I spoke with a Co-Motion dealer about the fit of a 60cm and they admit its very tight. In fact, the parts have to go into the case in a specific order and orientation. Seat post and saddle come out and the tires are deflated, but after that, you're good to go.
    The builder tried to talk me into 650B wheels, but I wanted to maintain compatibility with my other bikes, so I got 700C wheels. I have to fully deflate both, and roll the front tire off the rim so it doesn't pull the top of the stand-off up when the Terrorist Support Agency (TSA) opens it to peek. TSA then mashes everything down, which can lead to some problems if/when they mess up the careful arrangement.

    Of course, after all that, the one time I found a tire was wearing out, I was on the road and had to go buy another tire instead of using up the stock at home. But I doubt I'd have been able to find a 650B tire around that place...

  9. #9
    Senior Member Chris Pringle's Avatar
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    I think the decision will come down to some strong personal choices. Both framesets are equally capable for the kind of touring most people do. The biggest delta between those two framesets is obviously in the S&S couplers. How important is that feature to you? If your plan is basically to do domestic tours in the U.S. or possibly Canada, then paying a premium for couplers might not make much sense. The Trek will work just fine. Just remember that if you ever want to retrofit your Trek frame with couplers, it will cost you between $700-$900 given that most likely you'll have to repaint the frame.

    The other differences are much less tangible but are part of the "premium" for the Americano. These might not of any value to you, but they are there:

    * Handmade with selected higher-end tubing (Reynolds 725)
    * American craftsmanship: Being custom, lots of care and attention to detail go into their frames
    * Brand: Co-Motion is known for being a topshelf brand , so you indeed pay more for that headbadge. They are, however, known for excellent customer service - not sure if it will be 100% applicable to you as a second owner, but you might still enjoy some benefits.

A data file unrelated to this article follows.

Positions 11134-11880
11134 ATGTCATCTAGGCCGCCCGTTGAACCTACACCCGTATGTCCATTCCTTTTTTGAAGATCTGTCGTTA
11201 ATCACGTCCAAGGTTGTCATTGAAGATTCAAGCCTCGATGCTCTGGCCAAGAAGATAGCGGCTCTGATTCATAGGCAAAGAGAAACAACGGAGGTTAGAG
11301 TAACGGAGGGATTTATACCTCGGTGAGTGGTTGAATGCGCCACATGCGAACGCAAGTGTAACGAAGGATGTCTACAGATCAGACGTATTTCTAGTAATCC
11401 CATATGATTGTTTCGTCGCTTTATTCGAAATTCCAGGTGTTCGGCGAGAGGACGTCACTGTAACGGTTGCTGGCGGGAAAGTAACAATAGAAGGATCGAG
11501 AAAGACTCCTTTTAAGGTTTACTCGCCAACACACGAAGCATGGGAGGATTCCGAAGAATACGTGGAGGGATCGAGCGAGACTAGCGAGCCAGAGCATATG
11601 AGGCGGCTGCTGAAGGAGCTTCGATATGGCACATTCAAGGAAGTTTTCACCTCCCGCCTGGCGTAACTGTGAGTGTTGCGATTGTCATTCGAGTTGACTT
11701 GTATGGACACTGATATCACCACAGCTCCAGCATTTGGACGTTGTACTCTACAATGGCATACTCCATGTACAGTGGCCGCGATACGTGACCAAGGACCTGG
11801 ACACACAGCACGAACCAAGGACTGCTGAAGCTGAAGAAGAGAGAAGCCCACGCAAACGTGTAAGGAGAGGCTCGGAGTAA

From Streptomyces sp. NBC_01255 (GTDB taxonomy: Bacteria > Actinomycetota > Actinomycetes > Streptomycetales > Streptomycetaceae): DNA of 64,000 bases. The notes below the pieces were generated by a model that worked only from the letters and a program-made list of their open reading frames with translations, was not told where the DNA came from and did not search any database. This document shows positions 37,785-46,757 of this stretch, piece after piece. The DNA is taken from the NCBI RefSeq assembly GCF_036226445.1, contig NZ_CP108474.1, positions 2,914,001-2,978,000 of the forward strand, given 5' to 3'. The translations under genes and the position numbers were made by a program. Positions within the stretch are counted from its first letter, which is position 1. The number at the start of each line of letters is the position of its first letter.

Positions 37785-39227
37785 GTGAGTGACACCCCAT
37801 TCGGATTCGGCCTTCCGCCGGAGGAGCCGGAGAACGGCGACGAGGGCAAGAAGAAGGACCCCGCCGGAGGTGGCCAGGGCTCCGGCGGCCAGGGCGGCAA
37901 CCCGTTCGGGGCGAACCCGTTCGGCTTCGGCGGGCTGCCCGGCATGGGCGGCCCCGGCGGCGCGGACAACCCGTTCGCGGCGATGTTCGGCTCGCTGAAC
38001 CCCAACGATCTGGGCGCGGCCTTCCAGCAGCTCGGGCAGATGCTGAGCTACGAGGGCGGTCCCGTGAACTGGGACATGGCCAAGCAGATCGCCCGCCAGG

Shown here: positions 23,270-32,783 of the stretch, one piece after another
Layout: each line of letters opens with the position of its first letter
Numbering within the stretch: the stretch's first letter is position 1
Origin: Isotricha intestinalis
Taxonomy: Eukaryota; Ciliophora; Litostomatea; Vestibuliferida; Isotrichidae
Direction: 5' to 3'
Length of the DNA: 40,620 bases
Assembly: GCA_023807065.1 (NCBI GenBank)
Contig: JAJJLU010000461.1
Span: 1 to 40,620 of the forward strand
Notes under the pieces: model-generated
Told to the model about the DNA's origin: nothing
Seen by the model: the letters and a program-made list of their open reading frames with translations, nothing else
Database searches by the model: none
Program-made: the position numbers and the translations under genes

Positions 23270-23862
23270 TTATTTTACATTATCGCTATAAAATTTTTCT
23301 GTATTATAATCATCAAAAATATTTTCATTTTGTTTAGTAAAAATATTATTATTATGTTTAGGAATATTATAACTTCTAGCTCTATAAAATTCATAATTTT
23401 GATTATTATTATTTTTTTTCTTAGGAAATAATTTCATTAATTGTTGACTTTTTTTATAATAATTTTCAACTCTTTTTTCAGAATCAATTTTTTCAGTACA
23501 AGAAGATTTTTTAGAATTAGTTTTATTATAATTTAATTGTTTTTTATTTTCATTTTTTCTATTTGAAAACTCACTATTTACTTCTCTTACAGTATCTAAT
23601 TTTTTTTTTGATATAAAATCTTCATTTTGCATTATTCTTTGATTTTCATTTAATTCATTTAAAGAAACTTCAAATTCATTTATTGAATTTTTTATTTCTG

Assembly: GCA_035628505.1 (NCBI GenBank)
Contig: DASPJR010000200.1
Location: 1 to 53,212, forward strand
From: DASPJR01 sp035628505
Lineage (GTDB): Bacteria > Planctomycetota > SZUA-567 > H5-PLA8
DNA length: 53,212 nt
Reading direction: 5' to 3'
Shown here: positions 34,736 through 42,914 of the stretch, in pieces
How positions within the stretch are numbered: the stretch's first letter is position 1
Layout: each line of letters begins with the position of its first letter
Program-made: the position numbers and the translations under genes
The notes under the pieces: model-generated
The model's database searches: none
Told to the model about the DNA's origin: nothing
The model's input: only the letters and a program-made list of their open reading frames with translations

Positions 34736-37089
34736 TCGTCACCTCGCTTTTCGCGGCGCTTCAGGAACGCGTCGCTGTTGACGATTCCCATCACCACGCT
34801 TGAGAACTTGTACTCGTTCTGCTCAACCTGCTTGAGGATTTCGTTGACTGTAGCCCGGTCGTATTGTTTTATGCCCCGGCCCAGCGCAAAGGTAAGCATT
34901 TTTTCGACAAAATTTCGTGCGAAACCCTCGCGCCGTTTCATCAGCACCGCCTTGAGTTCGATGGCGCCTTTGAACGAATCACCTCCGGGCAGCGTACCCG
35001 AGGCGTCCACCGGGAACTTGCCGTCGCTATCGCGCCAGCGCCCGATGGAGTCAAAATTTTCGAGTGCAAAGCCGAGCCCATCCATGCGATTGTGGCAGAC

* The points above might put the Co-Motion frame in the "collectible" category years down the road, if that's of any value to you. Possibly that's what makes them unique.
    Last edited by Chris Pringle; 10-06-12 at 04:32 PM.

  10. #10
    HomeBrew Master! Gus Riley's Avatar
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    Quote Originally Posted by Cyclesafe View Post
    [COLOR="#0000FF"]...Gus, would you mind explaining to me why you'd go with the Americano? Sure the accessories sweeten the deal, but is there anything inherent in the Americano frameset that makes it superior to the Trek - assuming equivalent componentry? Thanks!
    You got me there! Aside from the S&S Couplers I drool over it because of its reputation as a great bike at a high price! So materialistic I know. I tour on a LHT just fine...love my Surly...did some big tour days on it this past summer while crossing on the TransAm...I only saw one Americano...it was a beauty.
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    The main downside to an Americano deal is that people tend to loose their nut and buy a bike that doesn't even fit them. You seem immune to the bling appeal, which is good for your decision making.

    The stuff you get with the deal aside from the bike is worth the price of the frame, so you sorta get an extra frame.

    If the Americano were made for you custom, there would be no comparison with the 520. It is a custom frame which means much better quality than some junk from Asia. Modern custom frames are really made to a high standard, and while CM is not a artisan type shop, they are a very well equipped shop for making perfect frames.